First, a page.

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Law; Civil Procedure: Rule 23; Class Actions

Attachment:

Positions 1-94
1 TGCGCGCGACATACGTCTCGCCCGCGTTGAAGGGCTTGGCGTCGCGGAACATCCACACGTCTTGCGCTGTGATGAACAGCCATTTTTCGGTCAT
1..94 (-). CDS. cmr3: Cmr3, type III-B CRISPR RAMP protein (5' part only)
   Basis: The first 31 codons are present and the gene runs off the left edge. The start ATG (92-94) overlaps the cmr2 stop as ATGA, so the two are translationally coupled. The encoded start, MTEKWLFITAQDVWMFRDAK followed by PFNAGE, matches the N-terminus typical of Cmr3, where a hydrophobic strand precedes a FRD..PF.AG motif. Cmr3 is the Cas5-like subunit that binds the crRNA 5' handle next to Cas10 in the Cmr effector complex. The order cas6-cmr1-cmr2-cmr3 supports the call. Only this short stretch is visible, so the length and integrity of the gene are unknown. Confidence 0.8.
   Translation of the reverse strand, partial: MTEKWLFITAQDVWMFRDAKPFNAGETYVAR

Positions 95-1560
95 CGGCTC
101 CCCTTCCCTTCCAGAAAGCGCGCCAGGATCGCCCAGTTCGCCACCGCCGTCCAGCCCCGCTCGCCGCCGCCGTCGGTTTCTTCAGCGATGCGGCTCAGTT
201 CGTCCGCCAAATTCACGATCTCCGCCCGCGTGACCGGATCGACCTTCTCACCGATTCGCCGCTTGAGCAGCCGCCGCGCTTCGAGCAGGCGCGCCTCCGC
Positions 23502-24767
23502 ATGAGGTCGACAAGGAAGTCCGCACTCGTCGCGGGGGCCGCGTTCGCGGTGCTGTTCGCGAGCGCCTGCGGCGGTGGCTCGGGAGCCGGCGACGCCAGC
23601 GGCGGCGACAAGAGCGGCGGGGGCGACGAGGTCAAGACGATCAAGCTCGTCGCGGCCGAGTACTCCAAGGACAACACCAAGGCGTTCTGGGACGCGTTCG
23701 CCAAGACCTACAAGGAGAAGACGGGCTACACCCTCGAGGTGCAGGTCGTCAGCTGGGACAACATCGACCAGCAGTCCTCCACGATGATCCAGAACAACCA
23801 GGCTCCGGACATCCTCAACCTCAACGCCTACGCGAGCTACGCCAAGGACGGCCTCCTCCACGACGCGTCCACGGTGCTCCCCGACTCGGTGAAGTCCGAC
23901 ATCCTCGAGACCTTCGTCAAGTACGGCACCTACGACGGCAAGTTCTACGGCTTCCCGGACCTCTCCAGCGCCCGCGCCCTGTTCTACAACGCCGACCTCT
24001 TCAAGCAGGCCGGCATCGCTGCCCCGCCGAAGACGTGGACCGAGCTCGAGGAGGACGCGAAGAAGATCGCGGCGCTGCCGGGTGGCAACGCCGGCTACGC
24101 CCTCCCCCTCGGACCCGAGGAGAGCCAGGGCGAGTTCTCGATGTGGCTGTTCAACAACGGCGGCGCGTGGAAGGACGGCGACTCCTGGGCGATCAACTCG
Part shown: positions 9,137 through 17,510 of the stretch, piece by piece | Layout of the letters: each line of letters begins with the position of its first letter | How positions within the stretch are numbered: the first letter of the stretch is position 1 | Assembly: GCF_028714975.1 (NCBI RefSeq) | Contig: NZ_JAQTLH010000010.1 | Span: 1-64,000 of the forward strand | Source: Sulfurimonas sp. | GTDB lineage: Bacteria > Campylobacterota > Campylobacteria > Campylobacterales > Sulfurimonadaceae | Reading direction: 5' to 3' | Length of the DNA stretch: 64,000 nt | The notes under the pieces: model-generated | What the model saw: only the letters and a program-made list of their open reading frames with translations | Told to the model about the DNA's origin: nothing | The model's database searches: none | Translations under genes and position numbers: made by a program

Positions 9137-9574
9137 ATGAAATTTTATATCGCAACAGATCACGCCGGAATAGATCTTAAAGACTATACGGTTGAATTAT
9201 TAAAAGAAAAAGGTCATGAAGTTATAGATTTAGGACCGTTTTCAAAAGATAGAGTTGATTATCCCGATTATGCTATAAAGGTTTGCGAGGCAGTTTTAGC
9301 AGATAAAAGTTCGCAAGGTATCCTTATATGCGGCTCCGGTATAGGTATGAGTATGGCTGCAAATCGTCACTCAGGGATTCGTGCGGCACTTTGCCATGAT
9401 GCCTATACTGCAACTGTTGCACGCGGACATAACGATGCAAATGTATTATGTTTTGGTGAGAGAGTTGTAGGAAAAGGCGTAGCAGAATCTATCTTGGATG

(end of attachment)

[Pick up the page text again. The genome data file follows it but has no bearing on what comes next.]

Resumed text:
The modern class action is a litigation superstar. The device’s potential for opening the courthouse doors to “small people,” holding big business accountable, and enacting sweeping reform is second to none. In recent years, however, the star has waned. Judicial hostility has made it harder for plaintiffs to certify a class while making it easier for defendants to avoid class actionsentirely. Certifying a mass tort class has become nearly impossible. Plaintiff lawyers’ creative attempts to work around these roadblocks have been shut down one after another by the Supreme Court. It is in this scorched mass litigation landscape that commentators and lower courts alike are increasingly turning to a once controversial tool—Rule 23(c)(4) of the Federal Rules of Civil Procedure (“Rule 23(c)(4)” or “(c)(4)”). The proponents of an expansive reading of this subsection argue that it empowers courts to certify “issue classes” with the aim to adjudicate only those issues that are common to the class, before leaving the plaintiffs to litigate their individual issues separately in other forums. Notably, the proponents of this reading maintain that a (c)(4) issue class may be certified even when the claim, viewed as a whole, would fail the predominance requirement of Rule 23(b)(3). This has been referred to as the issue class “end-run.” For reasons discussed in Part III, this Comment refers to issue classes enabled by the predominance end-run as “anomalous issue classes.” This Comment seeks to contribute to the current discourse regarding the proper interpretation of Rule 23(c)(4) and the propriety of the issue class end- run. While the expansive reading of (c)(4) is currently dominant, the Fifth Circuit and some commentators have rejected it in favor of a “limited” reading that views the subsection as a “housekeeping tool” designed to make already certifiable classes more manageable, rather than an independent ground for class certification.